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How non-violent measures by Indian Army are keeping the Naga rebels at bay

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By NewsGram Staff Writer

The Indian Army is all set to deal with any violence undertaken by the Myanmar based Naga separatist faction. “This time we will deal with the rebels quite differently,” said a top commander.

Lieutenant General, Bipin Rawat, is the commanding officer of the Indian Army’s Kohima-based 3 Corps, which is responsible for the counter-insurgency operations in Nagaland and other northeastern states. He said confidently, “The faction headed by Myanmarese Naga rebel leader S.S. Khaplang can’t do much because it lacks popular support.”

The people in Nagaland have got used to the idea of peace dividends for the last 17 years and any rebellion is not well received by the common people. Military operations affect the normal lives of people and so Khaplang stands isolated, said Lt. Gen Rawat to IANS.

“Other Naga rebel factions and extremist political groups have no stomach for fresh violence, as they have got used to peace. So, they are determined to keep his fighters out of Nagaland,” Lt. Gen. Rawat said.

Khalpang, on the other hand, claimed that Indian intelligence is using other Naga rebel factions because they have given up the demand for the Naga Independence.

Lt. Gen Rawat said, “The locals are supporting us because Khaplang has violated the ceasefire before by assailing the Indian troops and killing 8 of them in the Mon district. The Indian army restrained the troops and owing to it, there was no backlash from the common people.”

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U.S.A: Myanmar’s Military Campaign Against Rohingya Muslims a ‘Mass Genocide’

Lawyers for the reporters said their clients were set up and have appealed their sentences and convictions.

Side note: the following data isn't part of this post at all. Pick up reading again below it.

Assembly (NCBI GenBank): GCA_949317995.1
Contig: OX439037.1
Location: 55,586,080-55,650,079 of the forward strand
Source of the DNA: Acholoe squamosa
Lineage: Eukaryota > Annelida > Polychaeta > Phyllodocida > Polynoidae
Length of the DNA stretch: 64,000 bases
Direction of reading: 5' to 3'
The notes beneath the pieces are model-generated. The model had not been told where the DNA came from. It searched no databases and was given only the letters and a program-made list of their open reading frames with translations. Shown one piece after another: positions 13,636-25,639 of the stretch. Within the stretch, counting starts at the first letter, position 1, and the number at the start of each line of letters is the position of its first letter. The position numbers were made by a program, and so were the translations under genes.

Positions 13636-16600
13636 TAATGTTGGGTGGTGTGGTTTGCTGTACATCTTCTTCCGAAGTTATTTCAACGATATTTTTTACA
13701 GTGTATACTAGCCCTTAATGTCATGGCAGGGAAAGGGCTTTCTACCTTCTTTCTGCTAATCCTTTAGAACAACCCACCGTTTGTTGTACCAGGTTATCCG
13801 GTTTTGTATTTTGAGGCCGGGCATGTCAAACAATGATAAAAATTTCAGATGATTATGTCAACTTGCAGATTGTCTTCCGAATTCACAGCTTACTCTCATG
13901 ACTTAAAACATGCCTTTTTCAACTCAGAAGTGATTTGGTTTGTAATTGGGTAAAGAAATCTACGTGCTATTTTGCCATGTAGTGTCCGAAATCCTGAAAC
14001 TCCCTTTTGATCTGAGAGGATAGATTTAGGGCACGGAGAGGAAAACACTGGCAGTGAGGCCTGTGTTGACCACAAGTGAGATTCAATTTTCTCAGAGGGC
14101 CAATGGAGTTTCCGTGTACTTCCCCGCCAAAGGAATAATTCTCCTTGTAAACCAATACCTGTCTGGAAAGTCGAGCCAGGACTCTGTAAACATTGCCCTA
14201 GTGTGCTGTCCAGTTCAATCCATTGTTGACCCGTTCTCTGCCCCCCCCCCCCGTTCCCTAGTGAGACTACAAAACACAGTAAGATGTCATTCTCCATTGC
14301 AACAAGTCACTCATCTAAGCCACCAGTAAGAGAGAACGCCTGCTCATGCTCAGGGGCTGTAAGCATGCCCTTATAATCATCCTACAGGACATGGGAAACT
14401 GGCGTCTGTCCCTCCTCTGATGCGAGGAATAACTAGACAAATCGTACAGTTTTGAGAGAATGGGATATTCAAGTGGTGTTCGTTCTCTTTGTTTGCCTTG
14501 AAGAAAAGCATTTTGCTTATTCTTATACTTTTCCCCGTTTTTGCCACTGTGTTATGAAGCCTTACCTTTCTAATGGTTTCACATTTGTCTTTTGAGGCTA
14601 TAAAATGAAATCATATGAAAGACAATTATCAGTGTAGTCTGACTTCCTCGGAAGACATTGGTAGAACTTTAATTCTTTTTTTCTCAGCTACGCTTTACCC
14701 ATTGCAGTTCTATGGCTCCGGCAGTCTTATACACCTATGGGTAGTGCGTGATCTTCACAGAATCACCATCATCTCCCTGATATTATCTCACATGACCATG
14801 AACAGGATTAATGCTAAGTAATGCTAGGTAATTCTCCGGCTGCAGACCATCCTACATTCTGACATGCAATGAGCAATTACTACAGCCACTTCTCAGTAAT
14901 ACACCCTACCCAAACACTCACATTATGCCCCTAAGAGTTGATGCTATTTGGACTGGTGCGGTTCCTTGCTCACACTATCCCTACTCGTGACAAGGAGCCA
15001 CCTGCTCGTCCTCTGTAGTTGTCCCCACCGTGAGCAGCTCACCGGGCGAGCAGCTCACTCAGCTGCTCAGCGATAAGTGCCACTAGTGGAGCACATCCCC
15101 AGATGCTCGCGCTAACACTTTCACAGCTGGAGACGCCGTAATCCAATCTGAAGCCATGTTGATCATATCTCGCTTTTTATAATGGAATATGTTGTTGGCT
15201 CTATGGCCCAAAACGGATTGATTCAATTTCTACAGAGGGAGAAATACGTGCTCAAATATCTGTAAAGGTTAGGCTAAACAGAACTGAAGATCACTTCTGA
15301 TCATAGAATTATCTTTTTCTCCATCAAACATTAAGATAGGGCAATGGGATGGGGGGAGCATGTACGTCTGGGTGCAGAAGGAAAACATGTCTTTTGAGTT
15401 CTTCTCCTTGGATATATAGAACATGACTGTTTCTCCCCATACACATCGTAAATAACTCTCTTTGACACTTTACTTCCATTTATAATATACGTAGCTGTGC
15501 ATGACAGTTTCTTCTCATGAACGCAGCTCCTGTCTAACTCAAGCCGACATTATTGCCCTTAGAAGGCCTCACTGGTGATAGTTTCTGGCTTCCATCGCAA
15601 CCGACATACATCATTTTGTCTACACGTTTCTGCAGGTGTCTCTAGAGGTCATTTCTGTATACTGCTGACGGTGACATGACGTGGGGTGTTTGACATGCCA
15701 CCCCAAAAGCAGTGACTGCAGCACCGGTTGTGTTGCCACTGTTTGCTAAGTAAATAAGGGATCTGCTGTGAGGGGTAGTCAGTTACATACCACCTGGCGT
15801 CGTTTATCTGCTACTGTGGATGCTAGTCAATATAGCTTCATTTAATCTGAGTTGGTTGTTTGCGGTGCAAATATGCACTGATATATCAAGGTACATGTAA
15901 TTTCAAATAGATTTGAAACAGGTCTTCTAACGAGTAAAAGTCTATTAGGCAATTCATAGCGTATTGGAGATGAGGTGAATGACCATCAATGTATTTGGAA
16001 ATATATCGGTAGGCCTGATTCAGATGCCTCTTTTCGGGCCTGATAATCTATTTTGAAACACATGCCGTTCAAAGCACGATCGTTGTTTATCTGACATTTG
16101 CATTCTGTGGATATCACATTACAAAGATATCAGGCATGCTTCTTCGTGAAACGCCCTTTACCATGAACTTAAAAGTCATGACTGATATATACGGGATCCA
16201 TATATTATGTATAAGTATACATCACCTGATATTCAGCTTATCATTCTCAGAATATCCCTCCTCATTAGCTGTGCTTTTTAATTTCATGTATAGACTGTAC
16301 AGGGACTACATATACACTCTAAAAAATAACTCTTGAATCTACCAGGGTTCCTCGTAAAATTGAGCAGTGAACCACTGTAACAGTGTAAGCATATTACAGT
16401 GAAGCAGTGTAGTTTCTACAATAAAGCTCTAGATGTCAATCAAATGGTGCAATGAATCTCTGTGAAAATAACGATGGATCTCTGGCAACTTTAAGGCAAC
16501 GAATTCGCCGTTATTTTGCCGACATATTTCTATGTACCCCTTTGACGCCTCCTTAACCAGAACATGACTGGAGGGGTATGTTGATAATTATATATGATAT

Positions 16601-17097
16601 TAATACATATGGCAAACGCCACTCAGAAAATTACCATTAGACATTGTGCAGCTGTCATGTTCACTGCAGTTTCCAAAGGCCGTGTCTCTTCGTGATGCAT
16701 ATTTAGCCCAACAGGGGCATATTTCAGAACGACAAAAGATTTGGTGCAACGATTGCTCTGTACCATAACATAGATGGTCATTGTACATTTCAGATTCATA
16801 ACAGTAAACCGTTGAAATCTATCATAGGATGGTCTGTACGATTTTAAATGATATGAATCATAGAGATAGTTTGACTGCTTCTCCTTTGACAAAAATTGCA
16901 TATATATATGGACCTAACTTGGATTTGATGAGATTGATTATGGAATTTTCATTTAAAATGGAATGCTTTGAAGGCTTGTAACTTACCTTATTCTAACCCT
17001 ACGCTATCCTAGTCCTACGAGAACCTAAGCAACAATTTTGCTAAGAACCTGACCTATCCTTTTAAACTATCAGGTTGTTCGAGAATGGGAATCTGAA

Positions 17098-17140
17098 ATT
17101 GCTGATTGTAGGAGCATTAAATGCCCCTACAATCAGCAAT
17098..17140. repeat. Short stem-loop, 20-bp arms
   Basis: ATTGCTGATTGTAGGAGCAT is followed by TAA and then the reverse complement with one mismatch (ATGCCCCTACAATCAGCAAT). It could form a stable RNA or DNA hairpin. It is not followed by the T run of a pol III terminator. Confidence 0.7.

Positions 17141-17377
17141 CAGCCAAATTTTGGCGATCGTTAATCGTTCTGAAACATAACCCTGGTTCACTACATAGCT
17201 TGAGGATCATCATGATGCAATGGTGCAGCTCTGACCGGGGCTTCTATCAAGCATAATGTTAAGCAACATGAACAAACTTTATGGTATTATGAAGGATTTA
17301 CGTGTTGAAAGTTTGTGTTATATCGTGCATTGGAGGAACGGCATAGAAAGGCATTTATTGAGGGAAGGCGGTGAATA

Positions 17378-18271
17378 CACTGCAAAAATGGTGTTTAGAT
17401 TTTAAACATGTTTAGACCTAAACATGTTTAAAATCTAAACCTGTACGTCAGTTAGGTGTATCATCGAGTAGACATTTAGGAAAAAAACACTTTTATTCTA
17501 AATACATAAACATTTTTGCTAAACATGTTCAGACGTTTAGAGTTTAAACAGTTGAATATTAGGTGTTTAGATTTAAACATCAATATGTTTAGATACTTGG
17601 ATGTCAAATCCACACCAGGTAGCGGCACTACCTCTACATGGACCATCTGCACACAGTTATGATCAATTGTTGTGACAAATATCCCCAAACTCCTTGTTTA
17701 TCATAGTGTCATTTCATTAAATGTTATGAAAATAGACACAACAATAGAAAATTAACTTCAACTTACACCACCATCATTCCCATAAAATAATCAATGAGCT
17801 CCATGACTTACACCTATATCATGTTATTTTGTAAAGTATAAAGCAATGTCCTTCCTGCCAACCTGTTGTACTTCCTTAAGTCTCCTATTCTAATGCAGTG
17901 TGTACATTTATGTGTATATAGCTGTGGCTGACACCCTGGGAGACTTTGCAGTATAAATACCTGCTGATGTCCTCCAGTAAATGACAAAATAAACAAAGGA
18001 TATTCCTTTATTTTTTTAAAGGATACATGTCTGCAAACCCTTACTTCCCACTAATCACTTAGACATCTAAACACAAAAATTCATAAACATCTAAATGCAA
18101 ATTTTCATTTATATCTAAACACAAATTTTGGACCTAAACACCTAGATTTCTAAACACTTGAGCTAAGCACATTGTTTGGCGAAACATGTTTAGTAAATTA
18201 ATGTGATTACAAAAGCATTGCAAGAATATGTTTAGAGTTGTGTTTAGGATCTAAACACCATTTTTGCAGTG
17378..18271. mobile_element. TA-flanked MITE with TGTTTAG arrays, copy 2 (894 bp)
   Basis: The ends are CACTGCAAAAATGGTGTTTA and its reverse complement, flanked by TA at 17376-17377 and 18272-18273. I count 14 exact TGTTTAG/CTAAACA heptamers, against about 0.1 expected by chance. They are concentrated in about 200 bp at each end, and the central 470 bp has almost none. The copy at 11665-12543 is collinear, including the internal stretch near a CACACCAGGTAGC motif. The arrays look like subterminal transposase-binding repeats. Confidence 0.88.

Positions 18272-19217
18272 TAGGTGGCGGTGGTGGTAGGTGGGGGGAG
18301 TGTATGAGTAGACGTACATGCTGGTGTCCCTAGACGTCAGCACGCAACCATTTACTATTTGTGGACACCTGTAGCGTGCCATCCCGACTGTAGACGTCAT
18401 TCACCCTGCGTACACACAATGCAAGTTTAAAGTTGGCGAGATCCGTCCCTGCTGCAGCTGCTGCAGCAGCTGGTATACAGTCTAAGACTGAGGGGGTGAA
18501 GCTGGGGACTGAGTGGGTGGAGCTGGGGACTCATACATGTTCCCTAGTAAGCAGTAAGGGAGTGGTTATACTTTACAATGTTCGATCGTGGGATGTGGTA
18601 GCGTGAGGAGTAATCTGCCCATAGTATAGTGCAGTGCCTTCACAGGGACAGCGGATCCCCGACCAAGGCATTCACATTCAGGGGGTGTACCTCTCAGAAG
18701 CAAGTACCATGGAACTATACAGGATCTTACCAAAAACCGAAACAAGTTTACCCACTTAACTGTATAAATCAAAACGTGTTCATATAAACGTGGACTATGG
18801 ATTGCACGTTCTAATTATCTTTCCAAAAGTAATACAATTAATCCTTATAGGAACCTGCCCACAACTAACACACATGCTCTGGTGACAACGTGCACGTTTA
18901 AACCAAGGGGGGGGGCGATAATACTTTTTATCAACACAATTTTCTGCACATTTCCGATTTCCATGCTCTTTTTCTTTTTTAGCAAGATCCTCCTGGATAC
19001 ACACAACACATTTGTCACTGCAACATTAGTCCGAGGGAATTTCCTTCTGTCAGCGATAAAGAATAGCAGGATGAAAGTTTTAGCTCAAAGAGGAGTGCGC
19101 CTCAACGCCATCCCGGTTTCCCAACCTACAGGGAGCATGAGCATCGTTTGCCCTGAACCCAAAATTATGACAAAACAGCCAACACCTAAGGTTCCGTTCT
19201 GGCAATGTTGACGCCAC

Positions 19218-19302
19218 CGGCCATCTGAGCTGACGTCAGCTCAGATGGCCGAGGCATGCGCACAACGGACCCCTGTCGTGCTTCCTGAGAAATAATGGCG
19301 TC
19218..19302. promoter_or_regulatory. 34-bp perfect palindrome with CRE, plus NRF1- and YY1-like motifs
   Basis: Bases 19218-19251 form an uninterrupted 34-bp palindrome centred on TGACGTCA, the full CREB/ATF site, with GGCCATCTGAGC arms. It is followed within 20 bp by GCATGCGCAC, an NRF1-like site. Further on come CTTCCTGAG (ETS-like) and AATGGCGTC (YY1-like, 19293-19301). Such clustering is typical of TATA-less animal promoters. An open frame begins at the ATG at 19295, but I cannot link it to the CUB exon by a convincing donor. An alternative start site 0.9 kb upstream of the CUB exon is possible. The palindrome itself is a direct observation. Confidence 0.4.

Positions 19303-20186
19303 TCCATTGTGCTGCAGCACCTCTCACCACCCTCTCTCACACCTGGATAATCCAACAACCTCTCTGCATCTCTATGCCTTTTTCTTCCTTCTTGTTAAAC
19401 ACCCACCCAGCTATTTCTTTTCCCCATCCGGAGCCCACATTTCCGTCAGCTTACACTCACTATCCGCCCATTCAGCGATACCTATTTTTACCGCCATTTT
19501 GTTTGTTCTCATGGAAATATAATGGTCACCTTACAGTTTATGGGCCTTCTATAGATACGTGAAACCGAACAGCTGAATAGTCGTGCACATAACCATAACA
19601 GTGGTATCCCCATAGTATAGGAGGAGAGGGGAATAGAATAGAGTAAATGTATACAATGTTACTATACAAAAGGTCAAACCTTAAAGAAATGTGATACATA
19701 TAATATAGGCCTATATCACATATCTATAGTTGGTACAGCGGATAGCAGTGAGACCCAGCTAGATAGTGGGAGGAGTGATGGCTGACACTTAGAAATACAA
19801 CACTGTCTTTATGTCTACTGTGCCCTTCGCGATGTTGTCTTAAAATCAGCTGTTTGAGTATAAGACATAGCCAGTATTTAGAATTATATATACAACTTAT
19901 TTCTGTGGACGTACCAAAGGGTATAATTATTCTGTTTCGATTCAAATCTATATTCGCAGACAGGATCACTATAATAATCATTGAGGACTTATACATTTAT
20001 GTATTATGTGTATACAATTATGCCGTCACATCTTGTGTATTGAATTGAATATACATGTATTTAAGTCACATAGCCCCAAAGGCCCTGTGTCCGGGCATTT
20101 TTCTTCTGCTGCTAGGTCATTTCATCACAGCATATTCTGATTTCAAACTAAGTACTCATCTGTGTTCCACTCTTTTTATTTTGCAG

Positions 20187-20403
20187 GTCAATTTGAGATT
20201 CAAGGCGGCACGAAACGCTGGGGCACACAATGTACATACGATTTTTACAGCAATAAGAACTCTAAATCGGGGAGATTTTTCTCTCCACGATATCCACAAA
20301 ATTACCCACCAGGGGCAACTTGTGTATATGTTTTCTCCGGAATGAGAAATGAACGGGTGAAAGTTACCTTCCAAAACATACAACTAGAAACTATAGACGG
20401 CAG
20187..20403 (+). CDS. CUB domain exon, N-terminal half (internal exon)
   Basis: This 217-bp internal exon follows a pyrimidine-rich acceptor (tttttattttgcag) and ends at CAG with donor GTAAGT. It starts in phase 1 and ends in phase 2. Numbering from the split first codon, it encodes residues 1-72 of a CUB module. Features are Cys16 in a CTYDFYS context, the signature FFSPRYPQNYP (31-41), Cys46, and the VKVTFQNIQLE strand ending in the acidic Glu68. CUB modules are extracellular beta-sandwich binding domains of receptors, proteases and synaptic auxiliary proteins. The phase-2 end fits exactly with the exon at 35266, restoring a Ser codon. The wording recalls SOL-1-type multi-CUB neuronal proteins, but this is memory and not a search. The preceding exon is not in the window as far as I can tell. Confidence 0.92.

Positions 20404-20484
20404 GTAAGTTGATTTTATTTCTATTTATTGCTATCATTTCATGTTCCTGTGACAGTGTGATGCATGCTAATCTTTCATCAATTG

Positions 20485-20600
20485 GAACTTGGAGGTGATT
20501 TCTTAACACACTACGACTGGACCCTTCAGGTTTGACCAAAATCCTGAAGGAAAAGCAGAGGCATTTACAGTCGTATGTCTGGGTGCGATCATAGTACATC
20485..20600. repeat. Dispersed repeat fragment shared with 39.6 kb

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Rohingya
Rohingya Muslims, who crossed over from Myanmar into Bangladesh, wade past a waterlogged path leading to the Jamtoli refugee camp in Ukhiya, Bangladesh. VOA

The U.S. House of Representatives approved a resolution by a vote of 394-1 Thursday, declaring Myanmar’s military campaign against the country’s Rohingya Muslim minority a genocide.

A United Nations report released in August said the military carried out mass killings and gang rapes with “genocidal intent” and also definitively called for Myanmar officials to face genocide charges for the first time.

Rohingya Growing

Myanmar’s military has denied previous accusations it had committed genocide, maintaining its actions were part of an anti-terrorism campaign.

Rohingya, Violence
Rohingya refugees carry a hume pipe in Balukhali refugee camp near Cox’s Bazar, in Bangladesh. VOA

The atrocities have prompted the U.N. and a number of political and human rights leaders to question the southeast Asian country’s progress toward democracy.

The Burma Task Force, a coalition of U.S. and Canadian Muslim organizations, applauded the genocide designation.

“The House of Representatives has now officially adopted the position that the ongoing policies of mass violence and displacement against the Rohingya by the Myanmar government constitute genocide, bringing the U.S. closer to the emerging international consensus on the issue.

The U.S. State Department usually makes such official designations but has not used the term genocide to describe the military’s atrocities against the Rohingya.

Rohingya, myanmar, violence,asylum
Rohingya refugee children shout slogans during a protest against the repatriation process at Unchiprang refugee camp near Cox’s Bazar, in Bangladesh. VOA

The House resolution also called on the Myanmar government to release Reuters journalists Wa Lone and Kyaw Soe Oo, who were jailed one year ago.

Also Read: Twitter CEO Jack Dorsey Under Fire For Myanmar Tweets

They were sentenced in September to seven years in prison for violating the country’s colonial-era Secrets Act. Lawyers for the reporters said their clients were set up and have appealed their sentences and convictions.

The Myanmar embassy in Washington did not immediately comment on the House vote. (VOA)